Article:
Multicolored neon light that illuminates a major city center with a vibrant nighttime glow, businessmen cackling, Japanese girls in bright outfits: welcome to Shibuya on a Friday night!
Before going to Japan when I thought of Tokyo I thought of the Shibuya crossing which is pretty famous for being one of the world’s most heavily used pedestrian scramble intersections. I have seen so many photos of this spot and it was one of the places I truly wanted to visit.
We ended up in Shibuya a couple times over our trip but the photo in this post is from the very first visit. While the Shibuya crossing does have “pedestrian crossing lines” which cross in different direction it does seem like people will charge in more or less any direction, as you can see in this video that was taken a few days later.
After visiting more than half a dozen Asian countries (including six months in India), I left on my staggering excursion to Japan in June of 2014. I felt the little hairs on my arms standing up as I boarded the Airbus A330-200 at Frankfurt Airport, waves of excitement running up and down my spine, knowing I would end up on the other side of the world, in Tokyo.
After the seventeen-hour journey (via Beijing), and a loud bang, I awoke to a hazy, electric glow, which was almost too much to bear in my awfully jet lagged state. Tokyo glows.
Tokyo is perhaps the most gorgeous ugly city in the world. It’s a super-dense riot of mismatched buildings, overhead wiring and one of the planet’s best mass transit systems. In other words: Blade Runner city.
It’s like being surrounded by embers from a fire on speed at nighttime. There’s lights, such a large number of lights, all different colored sparkling lights reflecting all around, and people, so many people, and sounds, sounds that don’t stop.
After deciding I needed out after some days in Tokyo, I headed to Hakone for a respite from the Shibuya crossing …
Greece has been in recession for past seven years and has already partially defaulted. Greece already has a sovereign debt crisis. The Markets are already in turmoil with bond yields very high, and stock markets falling. Greece already has bank runs. Multinationals are not keeping money in Greek banks.
Due to unemployment of 23% and youth unemployment of 53%, there already is a political backlash, with growth of extremism on both left and right of political spectrum. Recent opinion polls suggest that a new Greek government will be dominated by parties rejecting the Toika-led adjustment programme.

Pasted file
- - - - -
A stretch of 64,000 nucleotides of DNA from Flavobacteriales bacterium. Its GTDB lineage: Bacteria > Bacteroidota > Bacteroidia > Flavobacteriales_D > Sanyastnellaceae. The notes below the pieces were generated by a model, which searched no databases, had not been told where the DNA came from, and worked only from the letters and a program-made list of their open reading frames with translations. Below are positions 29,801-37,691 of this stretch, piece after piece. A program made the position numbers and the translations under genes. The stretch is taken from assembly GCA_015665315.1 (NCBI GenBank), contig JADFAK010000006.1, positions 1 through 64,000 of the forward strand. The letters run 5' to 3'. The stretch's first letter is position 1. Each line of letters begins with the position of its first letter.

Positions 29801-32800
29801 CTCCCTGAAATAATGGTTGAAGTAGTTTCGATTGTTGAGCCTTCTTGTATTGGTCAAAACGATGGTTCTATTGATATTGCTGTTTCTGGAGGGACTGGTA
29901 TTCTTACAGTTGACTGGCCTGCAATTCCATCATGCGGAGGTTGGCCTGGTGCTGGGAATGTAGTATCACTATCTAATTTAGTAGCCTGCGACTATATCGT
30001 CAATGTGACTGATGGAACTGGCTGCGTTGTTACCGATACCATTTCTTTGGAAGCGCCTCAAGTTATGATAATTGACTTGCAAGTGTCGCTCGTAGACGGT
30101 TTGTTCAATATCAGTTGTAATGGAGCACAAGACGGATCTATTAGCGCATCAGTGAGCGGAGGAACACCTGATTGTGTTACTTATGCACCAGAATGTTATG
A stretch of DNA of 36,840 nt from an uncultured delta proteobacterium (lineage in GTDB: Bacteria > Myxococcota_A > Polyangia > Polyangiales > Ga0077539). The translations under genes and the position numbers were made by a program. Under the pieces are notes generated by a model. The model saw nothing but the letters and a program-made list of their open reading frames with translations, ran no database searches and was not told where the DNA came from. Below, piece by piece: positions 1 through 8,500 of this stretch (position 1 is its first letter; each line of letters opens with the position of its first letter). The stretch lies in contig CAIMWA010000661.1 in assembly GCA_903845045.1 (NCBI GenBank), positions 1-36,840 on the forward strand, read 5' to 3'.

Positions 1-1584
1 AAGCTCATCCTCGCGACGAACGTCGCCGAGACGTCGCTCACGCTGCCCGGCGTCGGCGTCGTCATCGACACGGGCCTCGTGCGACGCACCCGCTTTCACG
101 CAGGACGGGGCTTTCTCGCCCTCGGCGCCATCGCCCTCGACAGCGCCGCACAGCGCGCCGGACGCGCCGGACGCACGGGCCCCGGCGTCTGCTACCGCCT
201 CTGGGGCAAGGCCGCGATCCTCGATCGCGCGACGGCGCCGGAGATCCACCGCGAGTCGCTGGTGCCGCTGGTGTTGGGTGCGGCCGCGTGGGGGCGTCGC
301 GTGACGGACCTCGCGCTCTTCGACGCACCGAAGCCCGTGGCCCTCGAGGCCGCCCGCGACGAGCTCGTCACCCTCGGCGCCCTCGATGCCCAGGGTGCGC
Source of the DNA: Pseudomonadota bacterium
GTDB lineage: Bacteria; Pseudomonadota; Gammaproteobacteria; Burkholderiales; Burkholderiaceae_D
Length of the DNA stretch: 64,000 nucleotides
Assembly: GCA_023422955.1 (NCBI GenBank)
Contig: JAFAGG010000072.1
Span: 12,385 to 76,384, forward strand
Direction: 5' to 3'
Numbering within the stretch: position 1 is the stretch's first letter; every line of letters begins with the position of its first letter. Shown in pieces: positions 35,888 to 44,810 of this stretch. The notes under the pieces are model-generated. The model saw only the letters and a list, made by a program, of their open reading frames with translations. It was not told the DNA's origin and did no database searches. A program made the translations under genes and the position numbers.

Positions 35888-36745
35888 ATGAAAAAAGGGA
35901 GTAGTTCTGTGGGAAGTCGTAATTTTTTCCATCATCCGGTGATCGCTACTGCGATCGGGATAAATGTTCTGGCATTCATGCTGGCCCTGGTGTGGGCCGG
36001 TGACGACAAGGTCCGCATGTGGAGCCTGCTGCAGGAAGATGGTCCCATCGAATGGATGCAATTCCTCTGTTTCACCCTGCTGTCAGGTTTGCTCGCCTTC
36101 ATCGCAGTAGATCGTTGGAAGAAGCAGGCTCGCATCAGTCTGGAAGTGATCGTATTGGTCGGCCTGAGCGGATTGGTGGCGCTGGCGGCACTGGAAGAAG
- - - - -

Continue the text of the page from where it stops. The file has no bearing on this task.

The Greek euro exit is the speculated self-abdication – or dismissal – of Greece from the Eurozone. This is known as Grexit, a slang term introduced in 2012 in world business trading. It is a portmanteau combining the words Greek Euro Area exit. The term was introduced by Citigroup’s Chief Analysts Willem Hendrik Buiter and Ebrahim Rahbari on 6 February 2012.
Deutsche Bank’s economics team sees, however, the potential for an alternative path. This alternative idea facilitates running a Greek parallel currency to the Euro, which Deutsche Bank dubs Geuro to represent government issued IoUs to meet current payment obligations . This would enable, in Deutsche Bank’s view, Greece to engineer exchange rate devaluation without formally exiting the EMU (Economic and Monetary Union of the European Union).
The Greek Euro Exit scenario (“Grexit”)
Compared to the hard struggle trying to recover while remaining in the Euro zone, a faster and more sustainable recover could happen if Greece decides to leave the Euro zone. Greece would begin to recover much faster if it is decoupled from the Euro, defaulted and devalued. The two biggest sectors of the Greek economy are shipping and tourism. Both could benefit hugely from a competitive devaluation.
“Plan Z” is the name given to a plan to enable Greece to withdraw from the Eurozone in the event of Greek bank collapse. It was drawn up by officials at the European Commission (Brussels), the European Central Bank (Frankfurt) and the IMF (Washington). Those officials were headed by Jörg Asmussen (member of the executive board of the European Central Bank), Thomas Wieser (Euro working group), Poul Thomsen (IMF) and Marco Buti (European Commission).
In order to prevent premature disclosure no single document was created, no emails were exchanged, and no Greece officials were informed. The plan was based on the 2003 introduction of new dinars into Iraq by the Americans and would have required rebuilding the Greek economy and banking system from the beginning, including isolating Greek banks by disconnecting them from the Target 2 system, closing ATMs and imposing capital and currency controls.
The implementation of Grexit would have to occur “within days or even hours of the decision being made” due to the high volatility that would result. It would have to be timed at one of the public holidays in Greece. In the long-term, Greece would see an improvement in domestic demand. Demand for imports would fall due to higher cost. Greece would benefit from higher exports and (if political situation stabilizes) an inflow of tourism. Furthermore, Greece would no longer feel it is following dictates of EU (i.e. Germany) and would have greater economic and political independence.
The parallel currency scenario (“Geuro”)